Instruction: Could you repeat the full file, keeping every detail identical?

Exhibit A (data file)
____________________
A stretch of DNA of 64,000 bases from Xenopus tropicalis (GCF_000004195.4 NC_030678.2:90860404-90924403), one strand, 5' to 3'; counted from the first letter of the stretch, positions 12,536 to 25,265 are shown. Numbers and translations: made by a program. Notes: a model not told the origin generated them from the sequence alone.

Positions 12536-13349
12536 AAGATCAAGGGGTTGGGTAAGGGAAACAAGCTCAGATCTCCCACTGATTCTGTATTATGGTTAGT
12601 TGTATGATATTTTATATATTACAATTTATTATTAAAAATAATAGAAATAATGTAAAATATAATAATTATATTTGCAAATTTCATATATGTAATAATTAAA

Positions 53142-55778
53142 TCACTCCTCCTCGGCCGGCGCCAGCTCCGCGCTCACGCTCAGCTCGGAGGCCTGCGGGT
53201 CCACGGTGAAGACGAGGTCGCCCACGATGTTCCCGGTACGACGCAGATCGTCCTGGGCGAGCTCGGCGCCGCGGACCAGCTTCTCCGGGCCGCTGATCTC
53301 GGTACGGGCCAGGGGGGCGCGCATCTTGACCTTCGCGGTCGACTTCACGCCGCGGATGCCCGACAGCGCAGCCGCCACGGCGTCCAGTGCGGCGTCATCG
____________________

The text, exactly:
A stretch of DNA of 64,000 bases from Xenopus tropicalis (GCF_000004195.4 NC_030678.2:90860404-90924403), one strand, 5' to 3'; counted from the first letter of the stretch, positions 12,536 to 25,265 are shown. Numbers and translations: made by a program. Notes: a model not told the origin generated them from the sequence alone.

Positions 12536-13349
12536 AAGATCAAGGGGTTGGGTAAGGGAAACAAGCTCAGATCTCCCACTGATTCTGTATTATGGTTAGT
12601 TGTATGATATTTTATATATTACAATTTATTATTAAAAATAATAGAAATAATGTAAAATATAATAATTATATTTGCAAATTTCATATATGTAATAATTAAA

Positions 53142-55778
53142 TCACTCCTCCTCGGCCGGCGCCAGCTCCGCGCTCACGCTCAGCTCGGAGGCCTGCGGGT
53201 CCACGGTGAAGACGAGGTCGCCCACGATGTTCCCGGTACGACGCAGATCGTCCTGGGCGAGCTCGGCGCCGCGGACCAGCTTCTCCGGGCCGCTGATCTC
53301 GGTACGGGCCAGGGGGGCGCGCATCTTGACCTTCGCGGTCGACTTCACGCCGCGGATGCCCGACAGCGCAGCCGCCACGGCGTCCAGTGCGGCGTCATCG